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Posts Tagged ‘Robertson Davies’

Staff Picks: Blackass, Academic Robes, Floppy Disks

April 29, 2016 | by

Photo: Anil Dash

There’s a scene in The Producers in which Max Bialystock finds Kafka’s Metamorphosis as a script and rejects after reading the first line; “It’s too good,” he complains. I thought of this as I began reading A. Igoni Barrett’s novel Blackass, which takes Gregor Samsa’s experience as its starting point: Furo Wariboko wakes to discover that he has metamorphosed from a black Nigerian to a white Nigerian, which is a sort of person who doesn’t really exist. It’s hard to improve on Kafka’s original, but, luckily, that isn’t Barrett’s aim. Furo’s transformation into an impossible creature puts him in a unique position: he is white, and so has a natural power over his black countrymen, and he can speak Nigerian pidgin, which gives him influence with that same group; he is feared and respected. In Furo’s navigation from one of Lagos’s many struggling unemployed young people to a man of privilege and agency, Barrett deftly transmutes him from metaphor into full-fledged character. Barrett also employs a handful of secondary characters who metamorphose in other, less spectacular ways that are likewise tied to issues of race, gender, money, and status. (I thought, too, of Charles Johnson’s Middle Passage, another novel that mixes reality and the fantastical to great effect.) The freedom that reinvention engenders proves intoxicating. As one character marvels, “I was whoever I wanted me to be.” —Nicole Rudick

I trust you weren’t expecting me to discuss anyone or anything other than Prince this week. I’d like to share three of the many remembrances that have moved me to tears. First is the story of a floppy disk that Prince distributed to the press in 1993, when he’d changed his name to the unpronounceable Love Symbol: the disk contained a font allowing journalists to type the glyph in place of his name. (“It just seemed like a logical thing to do,” his graphic designer said.) Second is an interview with his personal chef, Ray Roberts, who reveals Prince’s favorite desserts; while Ray was cooking, he often overheard Prince in diligent rehearsal. (“The kitchen was adjacent to the sound studio, so the biggest treat of all for Ray was hearing the music, every day, loud and clear in the kitchen … He says Prince would regularly play three seconds of a song, dozens of times in a row, to get it right.”) And the third is D’Angelo’s performance of “Sometimes It Snows in April” from the Tonight Show this week, which reduced me to a puddle. Sometimes I feel so bad, so bad … —Dan Piepenbring Read More »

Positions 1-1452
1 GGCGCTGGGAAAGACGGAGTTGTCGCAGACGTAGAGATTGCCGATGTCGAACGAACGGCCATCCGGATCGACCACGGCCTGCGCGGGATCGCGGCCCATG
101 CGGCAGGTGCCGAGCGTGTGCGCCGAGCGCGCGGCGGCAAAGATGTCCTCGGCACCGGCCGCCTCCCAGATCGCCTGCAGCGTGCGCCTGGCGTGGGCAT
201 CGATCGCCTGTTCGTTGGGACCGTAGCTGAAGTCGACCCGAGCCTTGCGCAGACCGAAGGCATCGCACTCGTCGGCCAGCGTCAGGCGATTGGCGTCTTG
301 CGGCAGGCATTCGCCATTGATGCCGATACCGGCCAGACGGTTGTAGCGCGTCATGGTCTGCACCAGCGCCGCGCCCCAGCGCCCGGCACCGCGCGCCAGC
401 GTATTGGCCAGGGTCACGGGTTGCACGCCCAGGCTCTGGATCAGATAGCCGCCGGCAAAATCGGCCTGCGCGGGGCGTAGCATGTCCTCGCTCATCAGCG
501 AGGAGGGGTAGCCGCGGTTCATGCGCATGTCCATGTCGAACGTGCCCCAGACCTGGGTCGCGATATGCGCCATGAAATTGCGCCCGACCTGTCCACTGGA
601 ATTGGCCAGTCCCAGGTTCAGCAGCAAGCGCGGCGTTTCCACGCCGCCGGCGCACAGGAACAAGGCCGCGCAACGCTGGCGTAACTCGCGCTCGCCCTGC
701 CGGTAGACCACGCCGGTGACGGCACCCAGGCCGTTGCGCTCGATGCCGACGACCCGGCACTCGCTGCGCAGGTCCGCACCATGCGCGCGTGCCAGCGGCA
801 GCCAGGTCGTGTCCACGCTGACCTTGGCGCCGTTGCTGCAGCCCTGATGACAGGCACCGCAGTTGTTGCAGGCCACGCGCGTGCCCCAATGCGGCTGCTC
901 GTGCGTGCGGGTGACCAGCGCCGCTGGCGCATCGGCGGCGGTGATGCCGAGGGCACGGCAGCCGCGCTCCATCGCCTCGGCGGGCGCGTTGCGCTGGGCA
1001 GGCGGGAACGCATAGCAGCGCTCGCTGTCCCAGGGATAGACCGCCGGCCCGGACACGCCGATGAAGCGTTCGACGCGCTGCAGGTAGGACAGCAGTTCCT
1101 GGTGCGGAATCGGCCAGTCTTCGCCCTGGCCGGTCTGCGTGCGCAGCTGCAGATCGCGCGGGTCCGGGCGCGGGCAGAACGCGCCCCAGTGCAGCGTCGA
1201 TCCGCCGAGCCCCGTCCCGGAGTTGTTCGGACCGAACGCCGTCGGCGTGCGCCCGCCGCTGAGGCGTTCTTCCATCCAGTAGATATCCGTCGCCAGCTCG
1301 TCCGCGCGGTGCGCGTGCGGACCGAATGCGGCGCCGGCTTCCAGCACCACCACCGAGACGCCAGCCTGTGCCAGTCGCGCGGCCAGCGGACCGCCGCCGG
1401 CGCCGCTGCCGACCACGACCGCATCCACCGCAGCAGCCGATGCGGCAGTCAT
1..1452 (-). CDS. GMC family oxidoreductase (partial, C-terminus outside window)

My Manticore

May 24, 2011 | by

Illustration by Berkley Illustration.

When I was in my midtwenties, my apartment acquired a stuffed Canada goose, mounted in full flight. Although this was around the time when taxidermy was becoming obligatory for a certain breed of sepia-toned downtown restaurant, there was nothing ironic about ours, which my then boyfriend had shot himself on the Eastern Shore of Maryland. The less said about his hunting proclivities the better—and I’m sure you could say all sorts of obvious things that were later borne out—but I liked that the goose had a provenance, which is a true urban rarity.

We named him Manticore, after the Robertson Davies novel (he was, after all, Canadian) and generally assumed he would be a whimsical addition to the household. How wrong we were. Manticore, it soon turned out, was a dreary and oppressive presence. Somehow, he became indelibly endowed, in our minds, with a humorless earnestness. It started as a joke but quickly took on a life of its own. We imagined him policing our conversations, interjecting superior opinions, and staring down judgmentally with his glassy eyes. Manticore, we somehow sensed, had strong and implacable opinions on matters like universal healthcare and, possibly, 9/11 conspiracies. He disapproved of levity. He would have been heavily involved in experimental theater, if he hadn’t been a stuffed goose. I grew to hate Manticore.

Initially, I’d thought Manticore would be an integral part of decorating schemes, gamely donning scarves and garlands as the season dictated. When I knew him better, this was out of the question—say what one will about the goose, he had a certain dignity. We might strip him of life, we might force him into unwilling cohabitation, but somehow he would maintain the autonomy of the wild.

When the relationship ended, Manticore took up residence in my former boyfriend’s new bachelor pad, where—since it was a studio—he loomed large. I took a certain petty pleasure in imagining the chilling effect his self-righteousness would exact on any romantic prospects. Or perhaps he’d find another woman more to his liking. Manticore, I sensed, had disapproved of me.

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